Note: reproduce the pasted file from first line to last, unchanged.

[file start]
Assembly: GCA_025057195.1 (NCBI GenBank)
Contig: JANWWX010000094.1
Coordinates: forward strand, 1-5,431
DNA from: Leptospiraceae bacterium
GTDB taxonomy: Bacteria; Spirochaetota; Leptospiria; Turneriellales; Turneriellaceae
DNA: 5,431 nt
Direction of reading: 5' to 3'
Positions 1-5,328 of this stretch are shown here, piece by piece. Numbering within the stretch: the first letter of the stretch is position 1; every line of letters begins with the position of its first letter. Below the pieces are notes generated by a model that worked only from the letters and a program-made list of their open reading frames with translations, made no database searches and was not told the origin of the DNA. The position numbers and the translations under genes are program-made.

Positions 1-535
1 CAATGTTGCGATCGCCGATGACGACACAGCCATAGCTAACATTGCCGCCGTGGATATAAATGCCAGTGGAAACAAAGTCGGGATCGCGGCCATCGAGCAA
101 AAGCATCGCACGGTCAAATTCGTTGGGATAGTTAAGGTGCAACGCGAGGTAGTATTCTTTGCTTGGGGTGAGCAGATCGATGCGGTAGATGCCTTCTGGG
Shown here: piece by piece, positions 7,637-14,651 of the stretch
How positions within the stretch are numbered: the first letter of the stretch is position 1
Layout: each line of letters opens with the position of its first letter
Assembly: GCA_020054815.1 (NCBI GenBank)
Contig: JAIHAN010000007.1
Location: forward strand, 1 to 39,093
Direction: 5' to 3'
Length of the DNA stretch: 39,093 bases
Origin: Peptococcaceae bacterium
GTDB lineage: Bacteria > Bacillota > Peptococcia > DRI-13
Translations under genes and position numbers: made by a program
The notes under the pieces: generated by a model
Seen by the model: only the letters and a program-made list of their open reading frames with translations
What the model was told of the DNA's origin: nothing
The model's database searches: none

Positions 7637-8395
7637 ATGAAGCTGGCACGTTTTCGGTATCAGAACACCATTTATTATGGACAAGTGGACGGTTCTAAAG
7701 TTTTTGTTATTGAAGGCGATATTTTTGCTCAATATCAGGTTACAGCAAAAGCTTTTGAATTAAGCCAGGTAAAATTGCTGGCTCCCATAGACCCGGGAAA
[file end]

Assembly: GCA_025057195.1 (NCBI GenBank)
Contig: JANWWX010000094.1
Coordinates: forward strand, 1-5,431
DNA from: Leptospiraceae bacterium
GTDB taxonomy: Bacteria; Spirochaetota; Leptospiria; Turneriellales; Turneriellaceae
DNA: 5,431 nt
Direction of reading: 5' to 3'
Positions 1-5,328 of this stretch are shown here, piece by piece. Numbering within the stretch: the first letter of the stretch is position 1; every line of letters begins with the position of its first letter. Below the pieces are notes generated by a model that worked only from the letters and a program-made list of their open reading frames with translations, made no database searches and was not told the origin of the DNA. The position numbers and the translations under genes are program-made.

Positions 1-535
1 CAATGTTGCGATCGCCGATGACGACACAGCCATAGCTAACATTGCCGCCGTGGATATAAATGCCAGTGGAAACAAAGTCGGGATCGCGGCCATCGAGCAA
101 AAGCATCGCACGGTCAAATTCGTTGGGATAGTTAAGGTGCAACGCGAGGTAGTATTCTTTGCTTGGGGTGAGCAGATCGATGCGGTAGATGCCTTCTGGG
Shown here: piece by piece, positions 7,637-14,651 of the stretch
How positions within the stretch are numbered: the first letter of the stretch is position 1
Layout: each line of letters opens with the position of its first letter
Assembly: GCA_020054815.1 (NCBI GenBank)
Contig: JAIHAN010000007.1
Location: forward strand, 1 to 39,093
Direction: 5' to 3'
Length of the DNA stretch: 39,093 bases
Origin: Peptococcaceae bacterium
GTDB lineage: Bacteria > Bacillota > Peptococcia > DRI-13
Translations under genes and position numbers: made by a program
The notes under the pieces: generated by a model
Seen by the model: only the letters and a program-made list of their open reading frames with translations
What the model was told of the DNA's origin: nothing
The model's database searches: none

Positions 7637-8395
7637 ATGAAGCTGGCACGTTTTCGGTATCAGAACACCATTTATTATGGACAAGTGGACGGTTCTAAAG
7701 TTTTTGTTATTGAAGGCGATATTTTTGCTCAATATCAGGTTACAGCAAAAGCTTTTGAATTAAGCCAGGTAAAATTGCTGGCTCCCATAGACCCGGGAAA